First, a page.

Want to write a novel readers love? If you do, you’ll need to become comfortable with conflict. This can be a real challenge, because most of us hate conflict in our lives. But unfortunately if you try to avoid conflict in your fiction you’ll get reviews which call your novel “boring” or “thin”: you haven’t given your readers want they want. (By the way — short stories need conflict and emotion too.)
Essentially, readers read to escape to another world, or to learn something.
Write a novel readers love, and can experience
Readers read to experience. If you can’t touch their emotions, they’ll stop reading.
It’s always useful to read readers’ reviews on Amazon. Bestselling authors aren’t immune from bad reviews, and you can find a lot of these types of comments when authors haven’t delivered a novel that readers want:
- “Waste of money. Nothing much happened…”
- “The story ended at 50% and then dragged on… ”
- “Boring, no tension, too thin…”
Let’s look at five tips which will help you to write a novel which readers love.
1. Kick your main character at least once every 1000 to 1500 words
When I’m writing a novel or short stories, my scenes usually average around 1500 words. When you write a scene, it’s much like writing a novel. The scene has a set up, rising action, a climax, and then it’s over. In other words, every scene gives you a fresh opportunity to make life more difficult for your characters. Take that opportunity.
2. “What’s the worst thing that could happen now?”
The easiest way to include a lot of conflict in your novel is to have each and every character have a conflict with every other character.
Although this sounds difficult, it’s not. Think about the people you love. Your partner, or your child. Do you have conflicts with them? Of course you do. They’re minor conflicts: they do things you don’t agree with and they know you so well that they push your buttons effortlessly.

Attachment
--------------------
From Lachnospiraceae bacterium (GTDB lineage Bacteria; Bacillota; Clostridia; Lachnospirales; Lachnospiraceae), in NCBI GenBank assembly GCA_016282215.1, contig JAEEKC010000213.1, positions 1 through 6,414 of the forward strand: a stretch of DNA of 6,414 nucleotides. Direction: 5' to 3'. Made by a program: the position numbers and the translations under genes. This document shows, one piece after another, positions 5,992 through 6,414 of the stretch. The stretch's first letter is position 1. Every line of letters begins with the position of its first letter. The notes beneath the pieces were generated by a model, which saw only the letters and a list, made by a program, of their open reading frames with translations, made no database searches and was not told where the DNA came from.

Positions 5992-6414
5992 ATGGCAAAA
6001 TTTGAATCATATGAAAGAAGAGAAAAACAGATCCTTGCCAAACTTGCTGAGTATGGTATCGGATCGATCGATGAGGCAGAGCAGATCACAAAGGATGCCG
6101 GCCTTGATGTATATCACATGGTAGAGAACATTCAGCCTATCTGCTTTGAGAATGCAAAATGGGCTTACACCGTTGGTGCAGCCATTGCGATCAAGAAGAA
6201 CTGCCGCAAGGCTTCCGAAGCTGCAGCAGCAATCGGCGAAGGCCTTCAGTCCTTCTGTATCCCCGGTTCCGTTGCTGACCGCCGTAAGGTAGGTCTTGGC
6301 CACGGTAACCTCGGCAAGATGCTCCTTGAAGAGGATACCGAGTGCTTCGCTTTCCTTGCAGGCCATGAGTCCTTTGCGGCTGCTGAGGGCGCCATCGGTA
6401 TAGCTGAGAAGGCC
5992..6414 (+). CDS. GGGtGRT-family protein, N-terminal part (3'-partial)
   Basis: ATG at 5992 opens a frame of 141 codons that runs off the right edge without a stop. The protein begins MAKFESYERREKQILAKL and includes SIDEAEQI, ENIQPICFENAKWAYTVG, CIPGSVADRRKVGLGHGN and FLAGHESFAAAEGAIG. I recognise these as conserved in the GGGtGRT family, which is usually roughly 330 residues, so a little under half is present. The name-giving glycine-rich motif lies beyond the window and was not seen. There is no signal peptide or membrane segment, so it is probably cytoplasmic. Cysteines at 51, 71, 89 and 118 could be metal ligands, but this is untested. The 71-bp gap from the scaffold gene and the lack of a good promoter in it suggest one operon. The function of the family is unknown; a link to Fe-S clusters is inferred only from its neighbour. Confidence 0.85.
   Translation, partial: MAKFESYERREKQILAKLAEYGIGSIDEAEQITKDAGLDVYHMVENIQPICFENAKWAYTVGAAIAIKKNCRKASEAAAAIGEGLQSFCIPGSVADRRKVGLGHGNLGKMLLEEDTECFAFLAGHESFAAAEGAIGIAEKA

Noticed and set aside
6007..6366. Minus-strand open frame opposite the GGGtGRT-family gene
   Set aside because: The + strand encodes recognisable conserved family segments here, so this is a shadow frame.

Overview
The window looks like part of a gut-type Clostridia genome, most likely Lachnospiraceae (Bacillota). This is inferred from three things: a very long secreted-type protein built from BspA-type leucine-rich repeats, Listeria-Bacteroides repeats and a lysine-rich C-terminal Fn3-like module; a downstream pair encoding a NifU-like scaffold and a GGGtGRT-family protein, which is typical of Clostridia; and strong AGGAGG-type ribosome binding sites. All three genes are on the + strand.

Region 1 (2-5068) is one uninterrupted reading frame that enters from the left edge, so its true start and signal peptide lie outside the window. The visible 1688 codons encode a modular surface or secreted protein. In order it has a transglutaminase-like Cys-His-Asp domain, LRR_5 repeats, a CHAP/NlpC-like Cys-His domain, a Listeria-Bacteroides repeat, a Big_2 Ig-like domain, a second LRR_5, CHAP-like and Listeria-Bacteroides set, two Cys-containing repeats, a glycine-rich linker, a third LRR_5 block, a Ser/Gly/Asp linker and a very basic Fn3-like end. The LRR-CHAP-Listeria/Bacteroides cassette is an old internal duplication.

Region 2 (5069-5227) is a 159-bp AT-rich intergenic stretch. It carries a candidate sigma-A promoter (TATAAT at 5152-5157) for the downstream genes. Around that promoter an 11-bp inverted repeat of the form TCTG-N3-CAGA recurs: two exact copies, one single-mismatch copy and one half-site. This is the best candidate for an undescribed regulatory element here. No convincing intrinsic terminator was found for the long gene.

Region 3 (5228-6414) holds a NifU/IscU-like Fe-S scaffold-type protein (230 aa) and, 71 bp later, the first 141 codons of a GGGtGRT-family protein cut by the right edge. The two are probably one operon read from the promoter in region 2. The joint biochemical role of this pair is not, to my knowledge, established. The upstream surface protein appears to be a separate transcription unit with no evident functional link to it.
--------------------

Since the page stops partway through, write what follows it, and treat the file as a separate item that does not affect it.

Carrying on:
That said, you want your story to be one in which something happens. Therefore, in addition to the major obstacles to your main character getting what he or she wants, and minor conflicts, you need constant additional obstacles.
It’s all trouble and strife, all the time. 🙂
Think about the conflicts that your characters have with each other, and aim to have something bad happen in each and every scene.
3. Take away what your character values most
What does your character value? Perhaps you’re writing a New Adult novel. Your main character is a young woman who’s just left college. She’s managed to get the job of her dreams — that’s what she values most. So take that away.
Or perhaps she doesn’t realize what she values most. She takes an overseas job, and realizes what she values most is the man she left behind.
Always torture your characters. Your readers want an involving story. You can give it to them.
4. Ensure that conflict happens because of who your characters are
When new authors first hear about “creating conflict”, they tend to have a lot of conflict happening, but that conflict isn’t directly related to the characters.
For example, perhaps the main character gets involved in a minor fender bender. Or the character does something embarrassing. We all have stuff going wrong all the time, and these minor contretemps are useless in fiction. Readers read for escape — they don’t want to read about minor nuisances because they experience them themselves, daily.
Vital: every conflict which happens in your novel must relate directly to the story question, and must happen because of who your main characters are.
5. Resist your own resistance to conflict
There’s an old saying which goes something like this: if the novel’s characters are having fun, the reader isn’t.
Never make things easy on your characters. Ensure that each and every scene contains conflict. Scenes are “showing”, rather than “telling” (narration), so before you start writing a scene, ask yourself: “what’s the conflict? Who wants what? Who opposes that? How?”
When you write a novel, make your characters FIGHT for what they want
In summary, when you write a novel, make your characters fight for what they want.
Your characters are proactive: they know what they want, and they make plans to get what they want. When they fail, they try again, and again.
Go ahead and kick your characters. Your readers will love it. 🙂
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You want to write a novel. Perhaps you can't get started. Or maybe you got started, and then you stopped.You need a plan, broken down into easy steps. This program began as a 30-day challenge which I organized for readers in 2010. Hundreds of writers joined the challenge and completed it. They wrote novels.More info →
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